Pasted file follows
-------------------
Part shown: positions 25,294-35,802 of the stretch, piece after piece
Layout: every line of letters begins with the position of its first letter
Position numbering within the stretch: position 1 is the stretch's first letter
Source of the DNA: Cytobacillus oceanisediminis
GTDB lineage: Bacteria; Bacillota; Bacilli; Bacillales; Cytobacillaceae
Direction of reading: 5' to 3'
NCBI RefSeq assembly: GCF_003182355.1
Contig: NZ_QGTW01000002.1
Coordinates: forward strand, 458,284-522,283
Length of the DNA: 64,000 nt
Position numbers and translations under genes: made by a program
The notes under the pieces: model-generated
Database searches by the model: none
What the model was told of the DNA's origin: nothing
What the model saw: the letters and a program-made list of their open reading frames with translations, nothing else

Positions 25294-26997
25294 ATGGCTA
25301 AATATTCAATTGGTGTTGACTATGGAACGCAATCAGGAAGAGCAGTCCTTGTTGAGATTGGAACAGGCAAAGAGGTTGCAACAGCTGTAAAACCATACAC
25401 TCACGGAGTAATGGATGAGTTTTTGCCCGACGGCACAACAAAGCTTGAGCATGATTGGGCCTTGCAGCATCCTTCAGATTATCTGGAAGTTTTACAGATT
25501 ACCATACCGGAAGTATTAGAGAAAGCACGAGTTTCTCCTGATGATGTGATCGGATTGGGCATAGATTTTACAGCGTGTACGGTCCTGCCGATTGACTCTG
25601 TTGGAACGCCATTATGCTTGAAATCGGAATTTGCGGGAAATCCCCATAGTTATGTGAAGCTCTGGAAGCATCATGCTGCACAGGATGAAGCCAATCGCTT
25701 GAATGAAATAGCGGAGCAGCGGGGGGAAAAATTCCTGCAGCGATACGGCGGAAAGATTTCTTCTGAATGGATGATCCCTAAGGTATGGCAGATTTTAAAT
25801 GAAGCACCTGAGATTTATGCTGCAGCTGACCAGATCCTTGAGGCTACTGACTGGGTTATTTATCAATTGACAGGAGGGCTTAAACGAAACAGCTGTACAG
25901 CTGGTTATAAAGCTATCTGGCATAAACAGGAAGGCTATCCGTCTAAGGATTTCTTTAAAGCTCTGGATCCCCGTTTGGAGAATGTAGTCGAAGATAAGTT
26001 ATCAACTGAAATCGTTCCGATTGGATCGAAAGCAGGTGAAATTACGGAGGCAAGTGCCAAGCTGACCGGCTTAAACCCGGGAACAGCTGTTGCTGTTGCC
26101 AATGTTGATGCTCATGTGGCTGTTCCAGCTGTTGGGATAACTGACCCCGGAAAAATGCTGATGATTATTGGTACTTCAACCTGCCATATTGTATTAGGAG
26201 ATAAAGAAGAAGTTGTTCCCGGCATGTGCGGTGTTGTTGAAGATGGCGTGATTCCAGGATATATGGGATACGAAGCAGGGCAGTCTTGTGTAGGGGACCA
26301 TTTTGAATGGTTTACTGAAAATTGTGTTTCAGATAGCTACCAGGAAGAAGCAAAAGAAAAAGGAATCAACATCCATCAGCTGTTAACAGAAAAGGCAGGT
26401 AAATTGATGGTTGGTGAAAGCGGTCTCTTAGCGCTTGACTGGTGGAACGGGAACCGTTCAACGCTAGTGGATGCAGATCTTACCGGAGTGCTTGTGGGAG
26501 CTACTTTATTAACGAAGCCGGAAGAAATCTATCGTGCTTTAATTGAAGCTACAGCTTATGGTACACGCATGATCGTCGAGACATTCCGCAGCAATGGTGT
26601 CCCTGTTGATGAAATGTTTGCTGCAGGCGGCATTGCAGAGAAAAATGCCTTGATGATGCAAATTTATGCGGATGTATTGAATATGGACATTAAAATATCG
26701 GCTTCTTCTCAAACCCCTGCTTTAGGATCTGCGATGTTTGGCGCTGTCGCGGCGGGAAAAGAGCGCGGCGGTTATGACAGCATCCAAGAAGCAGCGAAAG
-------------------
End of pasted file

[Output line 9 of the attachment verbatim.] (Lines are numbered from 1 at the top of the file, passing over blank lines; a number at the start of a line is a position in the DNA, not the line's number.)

Coordinates: forward strand, 458,284-522,283